Access to quality content is one of the biggest challenges in the Indonesian education sector. Whilst students from upper-middle-class families in Jakarta can afford private schools with excellent facilities and well-qualified teachers, their peers who go to underfunded public schools have to be content with outdated facilities and underpaid teachers.
Meanwhile, university entrances are getting more competitive each year. Going to cram school –known as bimbingan belajar or bimbel – has become the obvious next step. Studying in bimbels operated by a big franchise cost about IDR 10 million to IDR 30 million (US$708 to US$2,125) per year, a sum not afforded by the middle- and lower-middle classes.
So, how have startups answered this clarion call?
Zenius.net is one of the most notable names in providing study material via desktop and mobile devices. Bringing the bimbel experience online, Zenius has free and paid membership for students who wish to study without having to sit in a classroom. It offers free material in the form of PDF files containing a compilation of problem sets, whilst the paid materials are videos explaining basic concepts.
When it comes to teaching methods, Zenius stresses the importance of understanding, with an aim to provide a ‘great learning experience’ for students.
“Every child is born with the intrinsic motivation to learn,” says Wisnu OPS, CEO of Zenius.
“But this motivation is somehow lost in our current education system … Taught by teachers with no better understanding of the concept than them. We want to bring it back by encouraging fun learning, and to make sure that they really understand the concept, not just memorise things,” he adds.
Similarly, IniBudi.org (“This is Budi”) also provides online content that students can access for free. Named after a popular character that seems to appear in every textbook, the website has its own team that produces videos explaining concepts as taught in schools, but in a fun and engaging way.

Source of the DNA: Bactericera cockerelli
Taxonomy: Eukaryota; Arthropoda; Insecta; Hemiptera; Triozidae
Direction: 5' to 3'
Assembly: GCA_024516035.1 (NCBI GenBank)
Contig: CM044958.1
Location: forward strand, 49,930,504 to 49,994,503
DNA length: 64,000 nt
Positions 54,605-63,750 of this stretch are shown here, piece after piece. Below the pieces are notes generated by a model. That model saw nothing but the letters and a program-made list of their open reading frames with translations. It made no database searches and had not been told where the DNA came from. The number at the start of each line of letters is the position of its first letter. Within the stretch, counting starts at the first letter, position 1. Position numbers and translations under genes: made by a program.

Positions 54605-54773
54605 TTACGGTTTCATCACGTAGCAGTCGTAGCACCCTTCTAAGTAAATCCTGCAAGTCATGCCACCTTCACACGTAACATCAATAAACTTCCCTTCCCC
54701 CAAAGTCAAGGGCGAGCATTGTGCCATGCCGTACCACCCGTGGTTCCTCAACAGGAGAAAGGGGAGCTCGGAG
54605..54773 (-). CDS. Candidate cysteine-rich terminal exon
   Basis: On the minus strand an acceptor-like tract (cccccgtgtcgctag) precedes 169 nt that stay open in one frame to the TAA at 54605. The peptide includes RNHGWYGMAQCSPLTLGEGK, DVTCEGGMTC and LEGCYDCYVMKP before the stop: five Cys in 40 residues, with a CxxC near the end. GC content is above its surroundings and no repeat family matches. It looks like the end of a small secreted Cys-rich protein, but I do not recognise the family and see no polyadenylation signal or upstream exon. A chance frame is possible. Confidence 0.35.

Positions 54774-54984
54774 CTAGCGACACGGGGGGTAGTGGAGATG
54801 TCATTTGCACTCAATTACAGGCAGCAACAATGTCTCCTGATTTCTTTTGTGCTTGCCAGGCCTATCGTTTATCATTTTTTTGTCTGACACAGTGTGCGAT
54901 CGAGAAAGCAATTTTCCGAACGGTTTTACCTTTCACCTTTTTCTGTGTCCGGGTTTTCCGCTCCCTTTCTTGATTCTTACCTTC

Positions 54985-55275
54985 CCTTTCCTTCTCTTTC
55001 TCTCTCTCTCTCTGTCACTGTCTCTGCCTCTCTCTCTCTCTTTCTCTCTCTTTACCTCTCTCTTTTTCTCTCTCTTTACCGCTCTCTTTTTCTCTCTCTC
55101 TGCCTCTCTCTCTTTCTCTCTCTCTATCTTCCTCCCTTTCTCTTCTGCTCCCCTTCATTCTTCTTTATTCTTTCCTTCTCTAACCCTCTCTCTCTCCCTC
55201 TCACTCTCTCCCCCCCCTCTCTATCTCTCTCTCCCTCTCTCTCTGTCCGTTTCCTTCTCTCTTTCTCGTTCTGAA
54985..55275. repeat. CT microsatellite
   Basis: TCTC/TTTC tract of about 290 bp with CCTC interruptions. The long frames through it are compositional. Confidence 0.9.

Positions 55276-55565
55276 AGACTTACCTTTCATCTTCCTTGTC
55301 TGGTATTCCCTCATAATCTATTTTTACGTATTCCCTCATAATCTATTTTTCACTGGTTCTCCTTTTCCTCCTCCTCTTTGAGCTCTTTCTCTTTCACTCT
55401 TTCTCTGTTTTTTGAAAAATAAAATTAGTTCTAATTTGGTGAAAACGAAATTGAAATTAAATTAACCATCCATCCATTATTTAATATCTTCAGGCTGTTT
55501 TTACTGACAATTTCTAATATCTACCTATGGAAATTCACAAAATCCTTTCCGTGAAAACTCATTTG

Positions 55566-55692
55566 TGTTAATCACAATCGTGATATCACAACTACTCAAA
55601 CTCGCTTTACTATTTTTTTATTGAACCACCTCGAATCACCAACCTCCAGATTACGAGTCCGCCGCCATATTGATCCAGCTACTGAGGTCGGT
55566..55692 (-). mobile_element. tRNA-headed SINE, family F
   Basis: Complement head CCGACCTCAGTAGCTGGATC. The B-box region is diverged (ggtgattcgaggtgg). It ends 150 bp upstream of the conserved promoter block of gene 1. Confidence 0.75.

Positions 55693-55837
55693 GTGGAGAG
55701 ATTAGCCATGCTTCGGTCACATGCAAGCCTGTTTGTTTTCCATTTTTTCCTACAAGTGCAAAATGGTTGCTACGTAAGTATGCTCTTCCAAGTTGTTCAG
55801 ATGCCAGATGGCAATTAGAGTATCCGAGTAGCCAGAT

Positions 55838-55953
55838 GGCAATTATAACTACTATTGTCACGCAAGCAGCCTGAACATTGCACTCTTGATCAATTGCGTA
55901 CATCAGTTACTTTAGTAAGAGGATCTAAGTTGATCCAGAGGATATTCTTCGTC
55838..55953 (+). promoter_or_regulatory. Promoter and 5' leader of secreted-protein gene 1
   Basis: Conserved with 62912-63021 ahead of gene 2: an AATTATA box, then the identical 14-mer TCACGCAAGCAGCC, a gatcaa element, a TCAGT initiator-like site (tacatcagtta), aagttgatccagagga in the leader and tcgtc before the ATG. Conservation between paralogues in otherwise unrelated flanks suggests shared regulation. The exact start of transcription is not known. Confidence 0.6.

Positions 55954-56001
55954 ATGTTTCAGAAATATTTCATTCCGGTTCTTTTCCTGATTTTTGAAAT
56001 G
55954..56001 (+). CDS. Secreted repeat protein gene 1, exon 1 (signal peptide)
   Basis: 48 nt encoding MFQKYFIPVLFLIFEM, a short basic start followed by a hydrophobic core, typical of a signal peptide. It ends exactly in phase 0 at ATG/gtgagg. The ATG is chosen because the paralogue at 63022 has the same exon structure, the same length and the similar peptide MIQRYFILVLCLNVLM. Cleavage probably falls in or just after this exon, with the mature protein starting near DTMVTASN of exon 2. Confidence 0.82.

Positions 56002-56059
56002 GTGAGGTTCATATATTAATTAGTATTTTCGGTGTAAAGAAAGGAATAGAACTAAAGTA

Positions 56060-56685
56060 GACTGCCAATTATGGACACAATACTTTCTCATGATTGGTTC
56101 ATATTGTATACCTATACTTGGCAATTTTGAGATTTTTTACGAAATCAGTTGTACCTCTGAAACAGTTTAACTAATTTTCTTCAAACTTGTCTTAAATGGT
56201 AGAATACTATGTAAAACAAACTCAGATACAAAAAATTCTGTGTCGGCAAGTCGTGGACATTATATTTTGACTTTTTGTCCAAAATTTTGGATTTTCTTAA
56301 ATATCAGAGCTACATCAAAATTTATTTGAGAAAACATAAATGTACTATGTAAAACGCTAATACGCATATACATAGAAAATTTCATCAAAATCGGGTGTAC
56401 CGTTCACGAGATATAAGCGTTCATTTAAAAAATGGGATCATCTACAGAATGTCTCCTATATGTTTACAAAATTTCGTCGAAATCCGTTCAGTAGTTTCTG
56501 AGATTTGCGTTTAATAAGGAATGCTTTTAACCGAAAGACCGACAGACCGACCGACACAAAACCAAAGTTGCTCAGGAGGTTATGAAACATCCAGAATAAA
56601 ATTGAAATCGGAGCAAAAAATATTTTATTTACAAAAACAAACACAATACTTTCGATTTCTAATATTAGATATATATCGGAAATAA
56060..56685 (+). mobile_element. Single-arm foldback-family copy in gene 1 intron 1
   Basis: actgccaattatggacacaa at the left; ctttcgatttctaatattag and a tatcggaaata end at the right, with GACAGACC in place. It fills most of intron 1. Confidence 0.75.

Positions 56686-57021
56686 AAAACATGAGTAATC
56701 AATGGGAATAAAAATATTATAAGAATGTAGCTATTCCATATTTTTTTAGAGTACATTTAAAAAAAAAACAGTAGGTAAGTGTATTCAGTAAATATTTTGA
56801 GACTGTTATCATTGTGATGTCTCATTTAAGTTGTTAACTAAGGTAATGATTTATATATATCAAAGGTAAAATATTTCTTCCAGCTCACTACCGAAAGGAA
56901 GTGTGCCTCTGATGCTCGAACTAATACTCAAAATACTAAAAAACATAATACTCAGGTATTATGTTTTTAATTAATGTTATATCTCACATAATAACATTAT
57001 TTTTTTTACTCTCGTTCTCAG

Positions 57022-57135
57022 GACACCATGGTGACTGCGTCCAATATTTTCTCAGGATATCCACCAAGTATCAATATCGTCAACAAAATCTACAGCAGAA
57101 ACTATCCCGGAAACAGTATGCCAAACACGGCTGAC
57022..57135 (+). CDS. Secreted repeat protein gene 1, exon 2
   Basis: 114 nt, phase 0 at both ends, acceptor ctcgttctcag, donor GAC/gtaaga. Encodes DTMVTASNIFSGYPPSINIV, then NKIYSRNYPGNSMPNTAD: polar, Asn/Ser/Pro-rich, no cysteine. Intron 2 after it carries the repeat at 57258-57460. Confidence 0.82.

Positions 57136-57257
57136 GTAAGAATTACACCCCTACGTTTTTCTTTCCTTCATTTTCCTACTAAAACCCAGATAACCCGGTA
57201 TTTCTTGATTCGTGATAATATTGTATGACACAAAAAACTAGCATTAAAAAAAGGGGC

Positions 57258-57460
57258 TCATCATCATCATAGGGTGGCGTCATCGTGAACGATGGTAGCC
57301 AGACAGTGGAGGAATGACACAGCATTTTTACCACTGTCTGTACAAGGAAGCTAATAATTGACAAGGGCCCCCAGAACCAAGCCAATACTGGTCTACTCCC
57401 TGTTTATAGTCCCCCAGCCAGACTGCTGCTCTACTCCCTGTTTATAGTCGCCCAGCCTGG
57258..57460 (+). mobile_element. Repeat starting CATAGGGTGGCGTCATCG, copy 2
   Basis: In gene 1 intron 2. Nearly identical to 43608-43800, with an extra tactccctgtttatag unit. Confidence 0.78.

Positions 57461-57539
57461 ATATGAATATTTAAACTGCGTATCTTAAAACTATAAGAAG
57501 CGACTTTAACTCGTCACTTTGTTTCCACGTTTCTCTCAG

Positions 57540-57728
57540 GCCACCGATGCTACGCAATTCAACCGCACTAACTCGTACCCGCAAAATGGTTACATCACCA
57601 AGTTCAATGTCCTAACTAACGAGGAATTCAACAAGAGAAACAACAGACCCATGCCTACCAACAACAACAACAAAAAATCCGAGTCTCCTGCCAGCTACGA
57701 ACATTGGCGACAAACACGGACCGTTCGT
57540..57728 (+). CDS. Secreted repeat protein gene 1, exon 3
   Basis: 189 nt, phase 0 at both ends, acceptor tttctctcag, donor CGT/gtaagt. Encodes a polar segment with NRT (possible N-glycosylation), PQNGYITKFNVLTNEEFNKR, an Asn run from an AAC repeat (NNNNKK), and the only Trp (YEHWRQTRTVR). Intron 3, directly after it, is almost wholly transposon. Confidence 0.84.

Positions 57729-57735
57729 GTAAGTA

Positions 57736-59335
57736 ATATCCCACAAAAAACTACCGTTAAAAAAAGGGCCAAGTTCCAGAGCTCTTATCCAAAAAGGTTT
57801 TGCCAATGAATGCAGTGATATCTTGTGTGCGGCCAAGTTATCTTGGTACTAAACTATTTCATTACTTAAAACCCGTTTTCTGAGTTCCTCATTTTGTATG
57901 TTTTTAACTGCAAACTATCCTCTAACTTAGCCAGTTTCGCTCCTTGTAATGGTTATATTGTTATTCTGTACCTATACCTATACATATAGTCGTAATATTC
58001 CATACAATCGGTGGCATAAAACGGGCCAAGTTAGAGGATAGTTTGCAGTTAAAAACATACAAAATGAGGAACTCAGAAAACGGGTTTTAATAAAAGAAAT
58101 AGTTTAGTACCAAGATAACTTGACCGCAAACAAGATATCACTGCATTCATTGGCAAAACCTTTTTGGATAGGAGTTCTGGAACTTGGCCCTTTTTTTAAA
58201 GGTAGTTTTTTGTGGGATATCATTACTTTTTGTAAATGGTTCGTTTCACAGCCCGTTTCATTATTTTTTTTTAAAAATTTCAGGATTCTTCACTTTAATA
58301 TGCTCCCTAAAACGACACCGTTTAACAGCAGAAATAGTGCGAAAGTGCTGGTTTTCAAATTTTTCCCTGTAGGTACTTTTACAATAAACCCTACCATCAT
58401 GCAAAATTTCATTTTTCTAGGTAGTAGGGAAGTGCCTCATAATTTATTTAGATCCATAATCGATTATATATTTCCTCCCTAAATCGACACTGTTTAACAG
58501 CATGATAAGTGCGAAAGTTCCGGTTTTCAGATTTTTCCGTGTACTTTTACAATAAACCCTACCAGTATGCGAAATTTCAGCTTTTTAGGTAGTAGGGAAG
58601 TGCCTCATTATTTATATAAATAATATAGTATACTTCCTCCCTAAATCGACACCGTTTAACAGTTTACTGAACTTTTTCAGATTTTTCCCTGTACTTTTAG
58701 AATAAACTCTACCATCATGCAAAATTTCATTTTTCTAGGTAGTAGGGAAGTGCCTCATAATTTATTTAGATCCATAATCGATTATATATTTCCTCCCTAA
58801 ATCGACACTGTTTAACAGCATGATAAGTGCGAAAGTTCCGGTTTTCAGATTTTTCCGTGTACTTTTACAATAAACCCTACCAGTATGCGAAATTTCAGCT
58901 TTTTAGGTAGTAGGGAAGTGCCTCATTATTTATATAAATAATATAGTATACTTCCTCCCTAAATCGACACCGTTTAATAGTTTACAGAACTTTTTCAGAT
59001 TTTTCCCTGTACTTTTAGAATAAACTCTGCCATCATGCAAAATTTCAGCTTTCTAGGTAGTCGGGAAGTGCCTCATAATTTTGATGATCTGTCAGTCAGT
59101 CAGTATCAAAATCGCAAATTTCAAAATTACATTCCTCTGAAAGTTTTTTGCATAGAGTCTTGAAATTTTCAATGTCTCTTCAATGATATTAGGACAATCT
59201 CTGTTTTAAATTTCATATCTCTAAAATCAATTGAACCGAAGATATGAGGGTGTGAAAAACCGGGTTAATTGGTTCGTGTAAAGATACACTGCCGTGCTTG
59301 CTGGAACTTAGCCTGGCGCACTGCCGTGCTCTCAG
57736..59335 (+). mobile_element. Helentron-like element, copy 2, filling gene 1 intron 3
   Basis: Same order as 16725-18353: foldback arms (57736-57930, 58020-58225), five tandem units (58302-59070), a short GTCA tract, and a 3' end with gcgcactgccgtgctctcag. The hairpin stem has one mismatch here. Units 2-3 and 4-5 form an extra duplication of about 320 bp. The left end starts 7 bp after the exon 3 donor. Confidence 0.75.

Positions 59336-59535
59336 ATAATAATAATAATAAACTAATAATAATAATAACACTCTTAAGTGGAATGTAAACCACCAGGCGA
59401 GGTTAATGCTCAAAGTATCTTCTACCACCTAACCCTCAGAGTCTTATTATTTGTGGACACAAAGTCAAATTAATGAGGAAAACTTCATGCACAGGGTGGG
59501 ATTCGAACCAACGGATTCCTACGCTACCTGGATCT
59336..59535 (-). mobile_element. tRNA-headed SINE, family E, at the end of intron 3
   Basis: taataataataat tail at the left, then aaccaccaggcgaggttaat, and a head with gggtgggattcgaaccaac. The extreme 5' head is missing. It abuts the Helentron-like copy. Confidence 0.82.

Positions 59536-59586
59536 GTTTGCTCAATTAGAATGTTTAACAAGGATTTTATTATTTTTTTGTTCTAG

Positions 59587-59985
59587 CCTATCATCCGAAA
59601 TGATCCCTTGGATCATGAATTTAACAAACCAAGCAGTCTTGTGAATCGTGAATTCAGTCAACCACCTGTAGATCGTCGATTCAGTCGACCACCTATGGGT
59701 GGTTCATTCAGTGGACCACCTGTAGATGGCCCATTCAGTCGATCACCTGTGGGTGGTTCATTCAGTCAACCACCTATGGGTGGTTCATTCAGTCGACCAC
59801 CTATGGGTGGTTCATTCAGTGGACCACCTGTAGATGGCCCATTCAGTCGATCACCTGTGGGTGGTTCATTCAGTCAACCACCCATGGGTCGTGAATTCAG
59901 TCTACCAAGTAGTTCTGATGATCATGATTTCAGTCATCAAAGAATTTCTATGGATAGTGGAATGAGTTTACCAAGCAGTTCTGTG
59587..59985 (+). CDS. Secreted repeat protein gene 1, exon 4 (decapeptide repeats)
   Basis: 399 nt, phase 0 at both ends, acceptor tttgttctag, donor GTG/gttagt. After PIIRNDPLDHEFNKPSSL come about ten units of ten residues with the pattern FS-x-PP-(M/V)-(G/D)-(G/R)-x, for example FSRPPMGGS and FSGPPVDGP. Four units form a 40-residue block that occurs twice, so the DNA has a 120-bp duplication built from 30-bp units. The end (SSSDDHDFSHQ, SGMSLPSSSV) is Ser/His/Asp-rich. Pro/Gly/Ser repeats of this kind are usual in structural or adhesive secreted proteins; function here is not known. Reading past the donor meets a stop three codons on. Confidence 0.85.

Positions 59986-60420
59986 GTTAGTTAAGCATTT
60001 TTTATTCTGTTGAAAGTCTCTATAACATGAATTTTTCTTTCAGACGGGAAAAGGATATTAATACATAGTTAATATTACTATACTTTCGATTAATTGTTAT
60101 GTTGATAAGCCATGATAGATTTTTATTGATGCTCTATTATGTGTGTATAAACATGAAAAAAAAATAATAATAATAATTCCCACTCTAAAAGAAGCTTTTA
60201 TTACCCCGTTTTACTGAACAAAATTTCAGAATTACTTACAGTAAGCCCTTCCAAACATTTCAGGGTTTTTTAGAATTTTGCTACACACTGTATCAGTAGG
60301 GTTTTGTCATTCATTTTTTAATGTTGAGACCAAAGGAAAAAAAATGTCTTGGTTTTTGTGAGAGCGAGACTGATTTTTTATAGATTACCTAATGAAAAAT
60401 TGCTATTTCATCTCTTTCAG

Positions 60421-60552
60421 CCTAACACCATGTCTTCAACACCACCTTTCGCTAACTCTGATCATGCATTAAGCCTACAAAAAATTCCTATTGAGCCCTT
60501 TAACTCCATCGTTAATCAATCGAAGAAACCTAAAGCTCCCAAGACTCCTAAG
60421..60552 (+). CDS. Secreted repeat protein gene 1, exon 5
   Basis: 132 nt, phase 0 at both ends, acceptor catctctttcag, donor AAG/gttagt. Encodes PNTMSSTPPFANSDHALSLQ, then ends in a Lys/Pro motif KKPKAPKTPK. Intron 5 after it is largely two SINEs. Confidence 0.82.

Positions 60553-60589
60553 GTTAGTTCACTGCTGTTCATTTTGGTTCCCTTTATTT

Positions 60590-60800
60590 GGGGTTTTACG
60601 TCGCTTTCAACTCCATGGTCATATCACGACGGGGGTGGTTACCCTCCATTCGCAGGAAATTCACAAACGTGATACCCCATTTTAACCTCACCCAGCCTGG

Apart from content based on the national curriculum, IniBudi also creates videos of professionals talking about their jobs. “If you visit schools across the country, and you ask students what they want to be when they grow up … The answers are most likely ‘a policeman’ and ‘a doctor’. Not that it is bad. But we want to show them that there are many more options out there,” says Wilita Putrinda, Managing Director of IniBudi.
Putrinda also explains how the startup complements its digital activities with offline engagement by talking to teachers and parents about educational issues, and most importantly, how to use the products.
“In the future, we would also like to branch out to mobile apps and paid content,” Putrinda adds.
Meanwhile, Ruangguru.com (‘Teacher’s room’) takes on a different angle in helping students achieve desired results. Started in 2014 as an online marketplace for private tutors in various school subjects, the company now brands itself as an end-to-end solution provider for educational needs.
“We are about to launch an online test platform for students undertaking final examination and public university entrance tests. It has always been a challenge to find a comprehensive collection of past exam question lists [for students to practice with]. We are planning to distribute it for free first, in order to make it accessible to everyone,” says Ikhsan Rahardian, Business Associate of Ruangguru.
It takes a village
The 2010 census revealed that 50.21 per cent of Indonesians live in rural areas. As remnants of the centralistic New Order regime, there is a wide disparity of development between Jakarta as the centre of all economic activities and many other places across the archipelago.